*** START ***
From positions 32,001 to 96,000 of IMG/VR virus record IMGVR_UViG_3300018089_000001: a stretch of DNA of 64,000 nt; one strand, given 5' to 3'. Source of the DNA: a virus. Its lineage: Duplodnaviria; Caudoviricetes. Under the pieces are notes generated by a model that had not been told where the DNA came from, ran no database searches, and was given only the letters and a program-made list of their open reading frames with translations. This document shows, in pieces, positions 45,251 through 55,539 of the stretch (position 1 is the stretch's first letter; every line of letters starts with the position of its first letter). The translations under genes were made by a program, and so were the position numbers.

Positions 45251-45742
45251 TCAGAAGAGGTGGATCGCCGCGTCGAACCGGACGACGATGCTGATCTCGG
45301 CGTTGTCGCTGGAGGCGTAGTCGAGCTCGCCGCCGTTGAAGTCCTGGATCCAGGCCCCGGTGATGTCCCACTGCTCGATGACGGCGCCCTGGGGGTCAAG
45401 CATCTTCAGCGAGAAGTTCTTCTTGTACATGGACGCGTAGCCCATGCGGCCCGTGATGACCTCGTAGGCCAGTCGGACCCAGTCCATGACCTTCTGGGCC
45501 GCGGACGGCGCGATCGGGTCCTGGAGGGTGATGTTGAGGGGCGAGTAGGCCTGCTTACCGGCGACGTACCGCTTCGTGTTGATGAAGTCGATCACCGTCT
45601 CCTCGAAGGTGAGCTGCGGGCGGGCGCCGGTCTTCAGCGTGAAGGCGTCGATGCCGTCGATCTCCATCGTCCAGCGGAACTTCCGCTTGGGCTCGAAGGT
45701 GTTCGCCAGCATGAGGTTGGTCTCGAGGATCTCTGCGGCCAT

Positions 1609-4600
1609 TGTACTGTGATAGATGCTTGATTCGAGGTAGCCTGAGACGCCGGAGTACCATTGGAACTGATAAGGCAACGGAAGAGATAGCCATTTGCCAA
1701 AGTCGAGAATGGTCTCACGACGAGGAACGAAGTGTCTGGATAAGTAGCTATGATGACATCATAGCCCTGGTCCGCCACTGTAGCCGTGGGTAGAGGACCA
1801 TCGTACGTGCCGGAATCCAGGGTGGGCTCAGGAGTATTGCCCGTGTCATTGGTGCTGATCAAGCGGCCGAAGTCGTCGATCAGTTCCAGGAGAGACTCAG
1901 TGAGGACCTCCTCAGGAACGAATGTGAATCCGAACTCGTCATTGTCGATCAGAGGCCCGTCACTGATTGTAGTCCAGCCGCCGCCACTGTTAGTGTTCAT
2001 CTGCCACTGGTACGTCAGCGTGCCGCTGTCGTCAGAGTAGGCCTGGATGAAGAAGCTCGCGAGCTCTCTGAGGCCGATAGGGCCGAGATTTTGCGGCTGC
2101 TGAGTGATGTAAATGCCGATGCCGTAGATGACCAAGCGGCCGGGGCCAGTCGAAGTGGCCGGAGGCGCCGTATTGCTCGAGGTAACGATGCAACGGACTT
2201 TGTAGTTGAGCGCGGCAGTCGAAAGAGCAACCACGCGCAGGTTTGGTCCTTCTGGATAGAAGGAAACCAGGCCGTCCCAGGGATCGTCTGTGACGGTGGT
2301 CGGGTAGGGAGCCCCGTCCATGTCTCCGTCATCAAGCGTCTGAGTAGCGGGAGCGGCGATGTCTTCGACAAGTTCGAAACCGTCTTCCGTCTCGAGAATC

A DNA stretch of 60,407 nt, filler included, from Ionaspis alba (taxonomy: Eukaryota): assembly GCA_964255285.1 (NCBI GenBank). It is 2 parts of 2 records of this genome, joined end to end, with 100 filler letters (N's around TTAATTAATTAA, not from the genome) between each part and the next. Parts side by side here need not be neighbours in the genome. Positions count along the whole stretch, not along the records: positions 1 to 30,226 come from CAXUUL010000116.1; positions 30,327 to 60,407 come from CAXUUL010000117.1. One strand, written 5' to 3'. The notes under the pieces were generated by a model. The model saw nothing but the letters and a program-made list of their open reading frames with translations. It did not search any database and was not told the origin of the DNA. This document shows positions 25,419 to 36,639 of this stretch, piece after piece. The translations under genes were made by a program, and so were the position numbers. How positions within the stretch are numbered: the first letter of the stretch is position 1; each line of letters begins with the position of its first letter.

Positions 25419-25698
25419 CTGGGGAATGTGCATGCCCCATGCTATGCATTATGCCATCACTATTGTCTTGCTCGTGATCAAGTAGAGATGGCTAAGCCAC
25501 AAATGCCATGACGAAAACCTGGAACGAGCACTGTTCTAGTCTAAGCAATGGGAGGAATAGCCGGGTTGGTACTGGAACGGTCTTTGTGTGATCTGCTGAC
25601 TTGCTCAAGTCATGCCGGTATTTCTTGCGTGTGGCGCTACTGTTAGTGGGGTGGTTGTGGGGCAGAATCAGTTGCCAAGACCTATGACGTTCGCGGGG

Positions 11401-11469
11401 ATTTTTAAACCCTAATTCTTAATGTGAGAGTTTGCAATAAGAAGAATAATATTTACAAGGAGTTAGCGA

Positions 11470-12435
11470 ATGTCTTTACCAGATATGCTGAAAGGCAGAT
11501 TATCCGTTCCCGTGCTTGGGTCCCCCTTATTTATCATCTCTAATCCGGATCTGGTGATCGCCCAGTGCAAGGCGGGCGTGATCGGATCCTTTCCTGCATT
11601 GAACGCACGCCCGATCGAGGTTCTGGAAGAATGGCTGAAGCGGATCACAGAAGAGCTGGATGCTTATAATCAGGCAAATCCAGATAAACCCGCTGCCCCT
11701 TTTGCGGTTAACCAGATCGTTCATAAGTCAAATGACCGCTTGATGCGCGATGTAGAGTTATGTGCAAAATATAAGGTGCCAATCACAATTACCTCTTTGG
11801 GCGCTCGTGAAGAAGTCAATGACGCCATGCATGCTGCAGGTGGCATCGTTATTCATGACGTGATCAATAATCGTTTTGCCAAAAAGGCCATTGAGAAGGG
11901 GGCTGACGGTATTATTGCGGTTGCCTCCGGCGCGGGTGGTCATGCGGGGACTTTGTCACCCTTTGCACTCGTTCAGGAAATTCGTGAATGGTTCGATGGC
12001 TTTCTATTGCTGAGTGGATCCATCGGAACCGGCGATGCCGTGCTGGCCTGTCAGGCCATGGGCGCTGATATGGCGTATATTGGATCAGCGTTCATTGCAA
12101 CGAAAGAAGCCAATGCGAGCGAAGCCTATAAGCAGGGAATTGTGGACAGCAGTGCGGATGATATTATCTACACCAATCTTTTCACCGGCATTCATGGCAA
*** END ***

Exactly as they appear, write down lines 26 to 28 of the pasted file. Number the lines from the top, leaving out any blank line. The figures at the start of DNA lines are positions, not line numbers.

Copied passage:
11470 ATGTCTTTACCAGATATGCTGAAAGGCAGAT
11501 TATCCGTTCCCGTGCTTGGGTCCCCCTTATTTATCATCTCTAATCCGGATCTGGTGATCGCCCAGTGCAAGGCGGGCGTGATCGGATCCTTTCCTGCATT
11601 GAACGCACGCCCGATCGAGGTTCTGGAAGAATGGCTGAAGCGGATCACAGAAGAGCTGGATGCTTATAATCAGGCAAATCCAGATAAACCCGCTGCCCCT